Boost for passengers as Leeds bus strike called off

l
l
0
Have your say

PUBLIC TRANSPORT users in Leeds were given some timely good news yesterday as the latest bus strike planned for the city was called off.

Around 1,000 drivers and other staff at the First operator were due to stage an open-ended walkout from 2am on Tuesday.

Yesterday, however, the indefinite action was suspended following what First described as “constructive” talks with the Unite union.

Staff at First have already held three 24-hour walkouts since the middle of last month in a dispute over pay.

The company said a revised pay offer would now be presented to drivers through a workplace ballot in the week starting August 8. First West Yorkshire managing director Paul Matthews said: “I’m pleased that Unite have suspended strike action.

“Although the dispute is not yet resolved we are hopeful the offer will be accepted and avoid any further disruption for our customers.”

News of the strike’s cancellation was greeted with relief by many people in the city.

Writing on the Yorkshire Evening Post’s Facebook page, Amy Green said: “Small victory for the commuters!” Michael Bland, meanwhile, simply posted: “Phew!!!”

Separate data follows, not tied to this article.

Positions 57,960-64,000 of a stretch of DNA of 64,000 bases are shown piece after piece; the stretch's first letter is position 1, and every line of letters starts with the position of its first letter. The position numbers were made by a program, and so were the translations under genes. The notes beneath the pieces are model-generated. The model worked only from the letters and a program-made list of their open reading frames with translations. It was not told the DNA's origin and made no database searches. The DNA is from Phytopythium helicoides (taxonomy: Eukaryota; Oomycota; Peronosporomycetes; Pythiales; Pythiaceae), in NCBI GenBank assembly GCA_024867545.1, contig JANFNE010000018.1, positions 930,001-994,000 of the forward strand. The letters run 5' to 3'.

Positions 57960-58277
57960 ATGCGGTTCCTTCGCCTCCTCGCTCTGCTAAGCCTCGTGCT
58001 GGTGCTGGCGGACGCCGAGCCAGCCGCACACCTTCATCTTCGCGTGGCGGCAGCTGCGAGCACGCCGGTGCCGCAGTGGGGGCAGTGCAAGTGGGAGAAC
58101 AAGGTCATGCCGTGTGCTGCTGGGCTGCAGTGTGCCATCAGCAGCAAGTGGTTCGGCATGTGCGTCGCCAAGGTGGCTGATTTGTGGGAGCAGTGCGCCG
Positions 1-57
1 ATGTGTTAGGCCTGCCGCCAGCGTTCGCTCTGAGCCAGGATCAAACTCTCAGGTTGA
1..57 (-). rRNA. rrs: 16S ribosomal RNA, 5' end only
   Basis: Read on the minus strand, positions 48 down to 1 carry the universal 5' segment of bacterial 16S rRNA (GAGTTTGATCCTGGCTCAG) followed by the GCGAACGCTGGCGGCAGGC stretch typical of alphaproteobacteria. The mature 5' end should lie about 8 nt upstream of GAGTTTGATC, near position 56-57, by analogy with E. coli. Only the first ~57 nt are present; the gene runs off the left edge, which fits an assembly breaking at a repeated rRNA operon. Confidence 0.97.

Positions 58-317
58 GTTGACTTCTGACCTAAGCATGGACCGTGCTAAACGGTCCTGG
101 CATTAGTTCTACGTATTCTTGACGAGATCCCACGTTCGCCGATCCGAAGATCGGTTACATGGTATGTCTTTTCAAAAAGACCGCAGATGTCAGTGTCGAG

First, the biggest bus company in Leeds, has run about 25 per cent of its usual services during previous strike days.

24 May 2018......   Windrush child Lorenzo Hoyte who came to Beeston in Leeds in the 1960s  was unable to attend his mother or his brothers funerals because he is not classed as a British citizen and canot get a passport to travel abroad. he was also unable to travel to the Moscow Olympics in 1980 or the Los Angeles games in 1984 to see his sister Josyln Hoyte-Smith compete in the women's 4x400m relay.'Mt Hoyte, 61, now of Wrenthoprpe, Wakefield, works as a welder At Hopkins Catering Equipment in Pudsey. 'Lorenzo with his brothers Barbados passport he came into the country with as a child. Picture Tony Johnson.

Leeds Windrush victim could not travel to see star athlete sister’s Olympic glory